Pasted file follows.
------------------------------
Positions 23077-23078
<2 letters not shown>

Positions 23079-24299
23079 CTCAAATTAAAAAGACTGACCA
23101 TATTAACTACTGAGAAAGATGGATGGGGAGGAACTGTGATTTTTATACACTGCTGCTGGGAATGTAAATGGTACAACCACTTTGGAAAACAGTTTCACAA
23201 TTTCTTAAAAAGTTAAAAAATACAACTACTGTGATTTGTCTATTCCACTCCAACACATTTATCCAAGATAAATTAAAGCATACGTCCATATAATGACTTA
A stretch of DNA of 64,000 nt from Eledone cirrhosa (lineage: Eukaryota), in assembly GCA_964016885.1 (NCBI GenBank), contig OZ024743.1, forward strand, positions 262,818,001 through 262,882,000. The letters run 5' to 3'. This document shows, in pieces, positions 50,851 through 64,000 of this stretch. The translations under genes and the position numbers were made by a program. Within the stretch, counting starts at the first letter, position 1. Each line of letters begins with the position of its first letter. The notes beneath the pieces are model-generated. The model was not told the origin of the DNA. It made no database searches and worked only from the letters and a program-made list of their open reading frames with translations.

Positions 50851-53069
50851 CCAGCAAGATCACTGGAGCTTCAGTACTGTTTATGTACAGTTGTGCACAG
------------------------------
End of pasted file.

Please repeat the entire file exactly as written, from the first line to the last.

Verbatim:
Positions 23077-23078
<2 letters not shown>

Positions 23079-24299
23079 CTCAAATTAAAAAGACTGACCA
23101 TATTAACTACTGAGAAAGATGGATGGGGAGGAACTGTGATTTTTATACACTGCTGCTGGGAATGTAAATGGTACAACCACTTTGGAAAACAGTTTCACAA
23201 TTTCTTAAAAAGTTAAAAAATACAACTACTGTGATTTGTCTATTCCACTCCAACACATTTATCCAAGATAAATTAAAGCATACGTCCATATAATGACTTA
A stretch of DNA of 64,000 nt from Eledone cirrhosa (lineage: Eukaryota), in assembly GCA_964016885.1 (NCBI GenBank), contig OZ024743.1, forward strand, positions 262,818,001 through 262,882,000. The letters run 5' to 3'. This document shows, in pieces, positions 50,851 through 64,000 of this stretch. The translations under genes and the position numbers were made by a program. Within the stretch, counting starts at the first letter, position 1. Each line of letters begins with the position of its first letter. The notes beneath the pieces are model-generated. The model was not told the origin of the DNA. It made no database searches and worked only from the letters and a program-made list of their open reading frames with translations.

Positions 50851-53069
50851 CCAGCAAGATCACTGGAGCTTCAGTACTGTTTATGTACAGTTGTGCACAG